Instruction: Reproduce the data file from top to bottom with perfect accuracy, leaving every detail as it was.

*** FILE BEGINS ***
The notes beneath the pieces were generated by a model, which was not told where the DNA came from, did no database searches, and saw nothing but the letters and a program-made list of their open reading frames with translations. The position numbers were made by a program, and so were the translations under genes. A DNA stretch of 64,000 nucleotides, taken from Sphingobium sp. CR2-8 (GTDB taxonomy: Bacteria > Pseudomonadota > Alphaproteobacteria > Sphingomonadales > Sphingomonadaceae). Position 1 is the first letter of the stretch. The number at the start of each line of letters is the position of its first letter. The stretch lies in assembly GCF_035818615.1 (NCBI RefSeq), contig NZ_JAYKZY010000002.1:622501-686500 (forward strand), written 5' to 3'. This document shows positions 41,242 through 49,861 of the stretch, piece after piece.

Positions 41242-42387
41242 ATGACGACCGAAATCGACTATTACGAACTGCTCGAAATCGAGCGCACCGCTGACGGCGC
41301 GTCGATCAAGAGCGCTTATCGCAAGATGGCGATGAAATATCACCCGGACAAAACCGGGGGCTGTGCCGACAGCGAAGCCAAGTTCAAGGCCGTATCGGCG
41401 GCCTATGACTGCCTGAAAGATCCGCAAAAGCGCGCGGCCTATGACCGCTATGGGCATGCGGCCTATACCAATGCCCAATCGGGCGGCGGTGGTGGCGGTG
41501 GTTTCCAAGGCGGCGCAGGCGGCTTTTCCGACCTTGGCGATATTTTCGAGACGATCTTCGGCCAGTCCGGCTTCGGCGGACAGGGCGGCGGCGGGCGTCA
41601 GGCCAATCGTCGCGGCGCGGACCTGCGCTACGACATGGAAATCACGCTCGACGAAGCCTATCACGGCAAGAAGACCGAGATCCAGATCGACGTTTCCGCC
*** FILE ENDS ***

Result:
The notes beneath the pieces were generated by a model, which was not told where the DNA came from, did no database searches, and saw nothing but the letters and a program-made list of their open reading frames with translations. The position numbers were made by a program, and so were the translations under genes. A DNA stretch of 64,000 nucleotides, taken from Sphingobium sp. CR2-8 (GTDB taxonomy: Bacteria > Pseudomonadota > Alphaproteobacteria > Sphingomonadales > Sphingomonadaceae). Position 1 is the first letter of the stretch. The number at the start of each line of letters is the position of its first letter. The stretch lies in assembly GCF_035818615.1 (NCBI RefSeq), contig NZ_JAYKZY010000002.1:622501-686500 (forward strand), written 5' to 3'. This document shows positions 41,242 through 49,861 of the stretch, piece after piece.

Positions 41242-42387
41242 ATGACGACCGAAATCGACTATTACGAACTGCTCGAAATCGAGCGCACCGCTGACGGCGC
41301 GTCGATCAAGAGCGCTTATCGCAAGATGGCGATGAAATATCACCCGGACAAAACCGGGGGCTGTGCCGACAGCGAAGCCAAGTTCAAGGCCGTATCGGCG
41401 GCCTATGACTGCCTGAAAGATCCGCAAAAGCGCGCGGCCTATGACCGCTATGGGCATGCGGCCTATACCAATGCCCAATCGGGCGGCGGTGGTGGCGGTG
41501 GTTTCCAAGGCGGCGCAGGCGGCTTTTCCGACCTTGGCGATATTTTCGAGACGATCTTCGGCCAGTCCGGCTTCGGCGGACAGGGCGGCGGCGGGCGTCA
41601 GGCCAATCGTCGCGGCGCGGACCTGCGCTACGACATGGAAATCACGCTCGACGAAGCCTATCACGGCAAGAAGACCGAGATCCAGATCGACGTTTCCGCC